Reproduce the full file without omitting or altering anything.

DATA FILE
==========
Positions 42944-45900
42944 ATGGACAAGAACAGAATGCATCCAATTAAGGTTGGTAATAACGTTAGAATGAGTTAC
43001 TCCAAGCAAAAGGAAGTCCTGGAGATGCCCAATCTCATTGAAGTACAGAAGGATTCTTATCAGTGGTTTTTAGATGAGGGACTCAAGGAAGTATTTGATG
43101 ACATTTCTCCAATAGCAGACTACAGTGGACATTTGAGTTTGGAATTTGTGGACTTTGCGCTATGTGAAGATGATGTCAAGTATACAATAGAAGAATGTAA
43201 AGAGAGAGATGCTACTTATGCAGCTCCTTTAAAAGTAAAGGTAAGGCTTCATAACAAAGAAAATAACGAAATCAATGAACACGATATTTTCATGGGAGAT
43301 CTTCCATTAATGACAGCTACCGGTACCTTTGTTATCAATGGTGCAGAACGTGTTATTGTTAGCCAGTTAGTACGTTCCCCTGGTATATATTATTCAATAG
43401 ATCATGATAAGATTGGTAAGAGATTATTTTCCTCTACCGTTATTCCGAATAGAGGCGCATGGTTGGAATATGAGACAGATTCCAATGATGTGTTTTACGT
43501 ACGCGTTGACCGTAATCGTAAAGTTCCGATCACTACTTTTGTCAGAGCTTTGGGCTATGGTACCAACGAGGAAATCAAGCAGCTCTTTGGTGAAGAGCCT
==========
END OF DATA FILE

Positions 42944-45900
42944 ATGGACAAGAACAGAATGCATCCAATTAAGGTTGGTAATAACGTTAGAATGAGTTAC
43001 TCCAAGCAAAAGGAAGTCCTGGAGATGCCCAATCTCATTGAAGTACAGAAGGATTCTTATCAGTGGTTTTTAGATGAGGGACTCAAGGAAGTATTTGATG
43101 ACATTTCTCCAATAGCAGACTACAGTGGACATTTGAGTTTGGAATTTGTGGACTTTGCGCTATGTGAAGATGATGTCAAGTATACAATAGAAGAATGTAA
43201 AGAGAGAGATGCTACTTATGCAGCTCCTTTAAAAGTAAAGGTAAGGCTTCATAACAAAGAAAATAACGAAATCAATGAACACGATATTTTCATGGGAGAT
43301 CTTCCATTAATGACAGCTACCGGTACCTTTGTTATCAATGGTGCAGAACGTGTTATTGTTAGCCAGTTAGTACGTTCCCCTGGTATATATTATTCAATAG
43401 ATCATGATAAGATTGGTAAGAGATTATTTTCCTCTACCGTTATTCCGAATAGAGGCGCATGGTTGGAATATGAGACAGATTCCAATGATGTGTTTTACGT
43501 ACGCGTTGACCGTAATCGTAAAGTTCCGATCACTACTTTTGTCAGAGCTTTGGGCTATGGTACCAACGAGGAAATCAAGCAGCTCTTTGGTGAAGAGCCT